Building green—and the risks for commercial propertiesBy Kevin Kuntz and Xianxu Hu | March 23, 2017
A recent trend in the fire service is an increase in fire severity, even as frequency decreases. There are many reasons for the trend, such as the use of new construction materials, building in wildland-urban interface (WUI) zones, and the modern contents of homes and commercial buildings.
One major consideration is the construction of “green” buildings, a practice that’s increasing in popularity and frequency.
Building green is driven by environmental concerns, financial incentives, and a growing consensus that it’s a benefit to society. Going green minimizes the effect of the built environment through the efficient use of resources, reductions in waste and environmental discharges, and a focus on health and wellness.
Building green is a trend that the commercial insurance industry will need to contend with as more properties are developed in this manner. It’s an admirable initiative with short- and long-term benefits, but it’s not without risks. It’s important that insurers understand those risks and underwriters manage them effectively—and profitably.
Building green involves environmentally responsible processes that are resource-sufficient for the building’s life cycle. It’s a decision that must be made at the beginning of the process when the structure is sited and continues through design, construction, maintenance, renovations, and deconstruction. Building green minimizes energy use, integrates renewable energy, safeguards water resources, preserves nature, and connects and enhances communities.
According to a report from Navigant Research, from 2013 to 2020, green building materials will more than double in annual market value, from $116 billion to $254 billion worldwide. The trend is driven not just by new commercial construction but also by the retrofitting of existing buildings.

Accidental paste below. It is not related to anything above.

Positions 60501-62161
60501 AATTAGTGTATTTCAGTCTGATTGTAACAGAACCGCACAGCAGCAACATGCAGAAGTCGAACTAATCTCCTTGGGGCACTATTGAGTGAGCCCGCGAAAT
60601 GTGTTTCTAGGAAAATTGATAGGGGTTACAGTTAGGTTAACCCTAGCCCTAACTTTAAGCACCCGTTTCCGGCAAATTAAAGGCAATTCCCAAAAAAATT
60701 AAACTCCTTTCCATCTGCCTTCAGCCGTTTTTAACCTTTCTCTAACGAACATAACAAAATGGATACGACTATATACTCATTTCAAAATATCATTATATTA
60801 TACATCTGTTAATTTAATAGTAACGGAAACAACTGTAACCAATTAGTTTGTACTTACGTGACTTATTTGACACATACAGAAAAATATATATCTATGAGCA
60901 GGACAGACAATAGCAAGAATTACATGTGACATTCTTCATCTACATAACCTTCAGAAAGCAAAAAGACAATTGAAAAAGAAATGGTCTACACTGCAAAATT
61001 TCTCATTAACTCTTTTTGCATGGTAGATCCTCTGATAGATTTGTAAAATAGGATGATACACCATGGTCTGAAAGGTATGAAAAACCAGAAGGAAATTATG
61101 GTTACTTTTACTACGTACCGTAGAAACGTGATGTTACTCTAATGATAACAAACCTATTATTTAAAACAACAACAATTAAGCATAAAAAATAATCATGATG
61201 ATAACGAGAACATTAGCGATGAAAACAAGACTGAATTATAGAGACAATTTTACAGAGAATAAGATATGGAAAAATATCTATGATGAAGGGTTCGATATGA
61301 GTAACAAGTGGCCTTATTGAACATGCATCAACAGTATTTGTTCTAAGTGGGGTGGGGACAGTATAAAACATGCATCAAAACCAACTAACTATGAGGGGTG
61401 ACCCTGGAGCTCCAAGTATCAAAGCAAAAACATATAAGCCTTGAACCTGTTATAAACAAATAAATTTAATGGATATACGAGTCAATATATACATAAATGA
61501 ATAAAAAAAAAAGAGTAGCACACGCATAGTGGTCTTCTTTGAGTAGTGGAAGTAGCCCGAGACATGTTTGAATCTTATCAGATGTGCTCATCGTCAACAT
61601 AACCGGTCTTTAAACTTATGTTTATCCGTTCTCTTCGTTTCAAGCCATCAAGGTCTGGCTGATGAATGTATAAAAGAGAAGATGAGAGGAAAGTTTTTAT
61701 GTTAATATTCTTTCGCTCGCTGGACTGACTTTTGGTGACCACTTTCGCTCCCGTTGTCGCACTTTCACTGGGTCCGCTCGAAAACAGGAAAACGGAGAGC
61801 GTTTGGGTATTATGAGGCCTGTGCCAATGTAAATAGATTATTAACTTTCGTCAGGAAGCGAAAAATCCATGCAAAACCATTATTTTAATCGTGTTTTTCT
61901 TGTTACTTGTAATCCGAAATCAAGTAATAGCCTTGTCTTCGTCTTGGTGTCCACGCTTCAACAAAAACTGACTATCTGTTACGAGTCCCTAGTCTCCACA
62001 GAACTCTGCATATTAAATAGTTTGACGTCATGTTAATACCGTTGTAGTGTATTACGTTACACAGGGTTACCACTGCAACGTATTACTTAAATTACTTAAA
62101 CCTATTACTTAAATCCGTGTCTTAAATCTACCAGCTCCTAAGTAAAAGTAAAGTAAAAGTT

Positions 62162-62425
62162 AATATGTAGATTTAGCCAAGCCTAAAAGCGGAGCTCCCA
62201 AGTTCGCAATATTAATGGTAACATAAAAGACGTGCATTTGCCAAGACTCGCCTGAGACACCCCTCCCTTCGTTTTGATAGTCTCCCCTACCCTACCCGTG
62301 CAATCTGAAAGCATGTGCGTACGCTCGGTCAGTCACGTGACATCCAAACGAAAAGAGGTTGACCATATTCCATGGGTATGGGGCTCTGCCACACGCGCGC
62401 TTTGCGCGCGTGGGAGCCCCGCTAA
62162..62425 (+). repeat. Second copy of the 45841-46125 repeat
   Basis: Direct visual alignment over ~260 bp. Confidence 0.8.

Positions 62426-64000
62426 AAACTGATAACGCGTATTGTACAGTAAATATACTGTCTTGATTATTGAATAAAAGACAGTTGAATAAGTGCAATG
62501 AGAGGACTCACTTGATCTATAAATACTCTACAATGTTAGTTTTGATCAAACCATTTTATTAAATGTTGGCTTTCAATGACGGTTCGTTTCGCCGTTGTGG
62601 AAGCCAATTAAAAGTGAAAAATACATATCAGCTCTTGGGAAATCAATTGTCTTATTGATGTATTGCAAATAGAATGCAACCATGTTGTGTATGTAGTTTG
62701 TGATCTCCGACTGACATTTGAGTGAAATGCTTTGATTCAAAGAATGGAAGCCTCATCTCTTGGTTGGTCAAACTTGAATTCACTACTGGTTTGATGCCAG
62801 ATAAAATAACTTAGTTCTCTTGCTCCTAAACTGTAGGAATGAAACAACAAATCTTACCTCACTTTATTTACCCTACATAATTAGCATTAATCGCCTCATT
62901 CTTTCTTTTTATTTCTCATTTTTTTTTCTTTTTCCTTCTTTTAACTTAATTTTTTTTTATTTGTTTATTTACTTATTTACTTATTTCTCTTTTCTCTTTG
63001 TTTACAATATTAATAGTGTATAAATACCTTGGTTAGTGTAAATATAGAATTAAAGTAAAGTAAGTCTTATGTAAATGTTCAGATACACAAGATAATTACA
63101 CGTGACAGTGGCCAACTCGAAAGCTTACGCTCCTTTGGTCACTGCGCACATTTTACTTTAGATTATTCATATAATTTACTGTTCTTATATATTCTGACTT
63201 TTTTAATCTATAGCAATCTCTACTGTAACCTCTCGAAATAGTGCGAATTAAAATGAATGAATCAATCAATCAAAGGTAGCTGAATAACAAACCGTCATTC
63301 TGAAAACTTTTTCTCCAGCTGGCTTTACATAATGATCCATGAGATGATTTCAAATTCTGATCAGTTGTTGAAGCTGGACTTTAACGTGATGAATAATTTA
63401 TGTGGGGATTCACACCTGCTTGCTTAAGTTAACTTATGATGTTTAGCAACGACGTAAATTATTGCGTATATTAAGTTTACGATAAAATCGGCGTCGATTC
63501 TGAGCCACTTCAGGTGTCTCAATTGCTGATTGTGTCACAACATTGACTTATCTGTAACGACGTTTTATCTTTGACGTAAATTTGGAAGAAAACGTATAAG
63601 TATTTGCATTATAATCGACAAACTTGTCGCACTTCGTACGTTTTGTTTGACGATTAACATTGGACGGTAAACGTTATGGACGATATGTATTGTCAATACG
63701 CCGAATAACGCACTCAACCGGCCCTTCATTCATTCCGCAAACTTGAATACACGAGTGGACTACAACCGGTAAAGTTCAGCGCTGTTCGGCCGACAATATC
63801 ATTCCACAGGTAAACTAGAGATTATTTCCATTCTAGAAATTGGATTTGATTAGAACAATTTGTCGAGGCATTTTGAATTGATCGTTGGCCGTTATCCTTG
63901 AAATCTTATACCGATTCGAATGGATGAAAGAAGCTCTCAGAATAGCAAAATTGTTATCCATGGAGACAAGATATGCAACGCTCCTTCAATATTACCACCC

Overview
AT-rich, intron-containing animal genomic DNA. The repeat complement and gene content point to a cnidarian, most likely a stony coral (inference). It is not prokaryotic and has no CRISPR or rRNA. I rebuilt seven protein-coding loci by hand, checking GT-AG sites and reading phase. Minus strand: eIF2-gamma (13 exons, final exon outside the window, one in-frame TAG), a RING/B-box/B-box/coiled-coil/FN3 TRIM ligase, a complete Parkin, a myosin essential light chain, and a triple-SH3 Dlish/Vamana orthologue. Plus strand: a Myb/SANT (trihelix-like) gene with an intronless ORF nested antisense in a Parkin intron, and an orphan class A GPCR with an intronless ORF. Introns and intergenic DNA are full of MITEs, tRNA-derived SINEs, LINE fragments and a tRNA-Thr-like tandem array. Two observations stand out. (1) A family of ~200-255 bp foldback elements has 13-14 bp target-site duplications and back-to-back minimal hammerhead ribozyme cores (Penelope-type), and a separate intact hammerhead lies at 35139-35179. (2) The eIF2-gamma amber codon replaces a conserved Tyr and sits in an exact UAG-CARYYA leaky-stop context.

The Green Building Council predicts that from 2015 to 2023, investment will grow to more than $800 billion to update existing structures within the United States. The World Green Building Trends’ 2016 survey reported that 44 percent of respondents said they’re doing more than 30 percent of construction projects green, and 58 percent said they’ll meet that goal of 30 percent or more by 2018. Thirty-nine percent of respondents said green buildings will make up more than 60 percent of their screened projects by 2018.
The risk factors for insurers stem from many of the components used in building green. This article will focus on the four primary components: lightweight wood construction, exterior wall assemblies with combustible components, photovoltaic (PV) systems (solar panels), and vegetative roofs.
Lightweight wood construction
The practice of lightweight wood construction began in the early 1970s and uses lightweight engineered lumber (LEL) as basic building material. LEL is more economical and easy to work with in roof and floor supporting systems. The assemblies have less mass than regular lumber and are an efficient use of resources. Examples of LEL assemblies include trusses with gusset plates, premanufactured I-beams, glue-laminated beams, I-joists, structural composite lumber, structural insulated panels, and wood structural panels.
The main risk of LEL is that it reduces structural performance under fire conditions. In joint research by UL and the Chicago Fire Department, tests of simulated fire conditions indicated that lightweight construction assembly collapsed in 6 minutes versus 18.5 minutes for traditional wood assemblies. Other research showed that lightweight wood construction collapsed 35 percent to 60 percent faster than conventional solid wood assemblies.
Although insurers need to consider construction and fire risk issues when underwriting any commercial property, building green can heighten and exacerbate those risks. More scrutiny is needed for factors such as the presence and percentage of lightweight wood construction on floors and roof areas and whether the building has an appropriately designed and installed sprinkler system.
Exterior wall assemblies with combustible components
Exterior walls that include combustible materials such as insulation in the assemblies are another green component. Builders typically use polyurethane or expanded or extruded polystyrene as insulation. Some examples of this type of exterior wall assemblies include structural integrated panels (SIP), insulated sandwich panels, aluminum composite panels (ACP), metal composite material (MCM), and exterior insulation and finish systems (EIFS).
Exterior wall assemblies are cost-effective and environmentally friendly but can also pose risks in a fire and contribute to rapid fire spread in several ways. Combustible external wall surfaces can facilitate fire spread.